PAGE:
Saturday, October 18, 2008

We can fight the recession, make large high return government investments, and balance the budget, all three – over four years.

It's common now to hear implied, or stated explicitly, that we have to choose between balancing the budget and fighting the recession, or between balancing the budget and investing in high social return projects. This is wrong on the latter as we can and should greatly increase government spending on high return projects, and we can just pay for them with increased taxes on the wealthy, or better yet, once the recession is over, more than pay for them to turn the deficit into a surplus. The former is also wrong at least over a period of four years.

In the first four years of what will hopefully be an Obama administration, we can do all of these things; fight the recession, make large high return government investments, and balance the budget. And four years is really not that long to wait for all of that.

It is important to keep in mind that with intelligent government, i.e. not Republican, we can deal effectively with both the short-term demand crunch (recession) and the long-term deficit. We just pass the measures now (shortly after the new, hopefully Obama, administration begins) that will stimulate short run demand and not lower the deficit, but then after two years these measures schedule steady increases in taxes on the wealthy to the point where the budget is balanced by 2013, and in surplus thereafter, until the entire national debt is paid off by 2020 (or at least there is no debt net of government savings).

By passing the tax increases now which will lead to the budget surpluses, but having them phase in later, after the recession is over, we fight the recession, but we still give confidence to the public and purchasers of our bonds that we are committed to a path of fiscal soundness. A large amount of the tax increases on the wealthy could still take effect immediately, without hurting the fight against the demand crunch, as long as they are countered by tax cuts for the middle class and increased high social return government spending.

The first part of the plan is to greatly increase spending -- as soon as possible -- on government investments of the kind that have extremely high social returns, yet will be grossly underprovided by the free market due to well proven in economics market problems like externalities (especially the grossly underappreciated gargantuan positional/context/prestige externalities, the pink elephant of economics), inability to patent, and many more. A great example is alternative energy. For more on the compelling case for these government investments please see here and here.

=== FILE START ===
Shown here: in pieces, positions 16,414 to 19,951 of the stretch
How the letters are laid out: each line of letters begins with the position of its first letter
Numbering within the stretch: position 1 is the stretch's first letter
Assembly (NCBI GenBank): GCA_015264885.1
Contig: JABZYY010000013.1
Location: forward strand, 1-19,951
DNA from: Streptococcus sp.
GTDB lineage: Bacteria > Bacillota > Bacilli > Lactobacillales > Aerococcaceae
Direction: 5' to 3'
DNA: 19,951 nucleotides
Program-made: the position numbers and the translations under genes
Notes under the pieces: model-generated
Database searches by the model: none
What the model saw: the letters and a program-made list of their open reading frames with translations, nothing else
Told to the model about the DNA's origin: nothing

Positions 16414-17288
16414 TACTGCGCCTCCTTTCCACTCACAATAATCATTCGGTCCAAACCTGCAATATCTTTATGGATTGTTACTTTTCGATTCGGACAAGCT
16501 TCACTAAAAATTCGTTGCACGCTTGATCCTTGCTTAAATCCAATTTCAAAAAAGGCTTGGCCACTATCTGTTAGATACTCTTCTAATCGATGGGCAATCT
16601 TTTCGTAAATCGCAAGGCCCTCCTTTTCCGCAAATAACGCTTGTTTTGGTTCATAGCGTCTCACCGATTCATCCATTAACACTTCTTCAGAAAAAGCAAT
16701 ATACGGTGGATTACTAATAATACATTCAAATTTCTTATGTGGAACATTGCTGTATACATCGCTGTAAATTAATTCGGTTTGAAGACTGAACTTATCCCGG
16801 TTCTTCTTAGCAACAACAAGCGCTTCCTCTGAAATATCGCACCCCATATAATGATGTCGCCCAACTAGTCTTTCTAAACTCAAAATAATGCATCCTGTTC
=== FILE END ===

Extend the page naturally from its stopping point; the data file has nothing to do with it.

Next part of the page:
These projects help both the short-run demand crunch (increasing short-run spending on, and demand for, goods and services) and the long-run national debt (increasing national productivity -- and income -- over the long run, because of the high returns of these projects). Again, a great example is investment in alternative energy. How about spending an extra $200 billion on that, rather than increasing demand the Republican way, by giving $200 billion predominantly to the wealthy in a tax cut, and then saying go on a shopping spree, so we stimulate demand employing people to produce lots of new yachts, $3,000 suits, and $200 meals, instead of a solar grid, wind farms, and lots of R&D to make these things much better, much faster.

This is all very do-able; it's just like the vast majority of intelligent highly beneficial plans it takes voting out enough Republicans that it can pass.The less Republicans we vote out, the less likely it is that something like this will happen -- and history has really shown this; under Republican administrations the economy has been far worse; the stock market has been far worse, and the deficit has been far worse (see here, here, here, and here).

1 comment:

Steve Roth said...

Good on ya, Mr. Serlin, for fighting the good fight. We need to let the world know that progressive policies result in more prosperity and more equality and more stability.

I wonder if you've seen Livingston's recent pieces suggesting that (my words) with oceans of money sloshing around, the rich actually do *not* invest their money productively--especially when profits are a large part of GDP compared to wages, and income/wealth inequality is high.


(It prompted a blog post by me that suggests much the same as you: tax those nonproductive funds and invest the proceeds in proven prosperity producers--education and infrastructure.)

I've been trying to pull some stats that support his nonproductive investmemnt thesis, which I would like to present with appropriate non-misleadingness, but nothing solid so far. Ideas?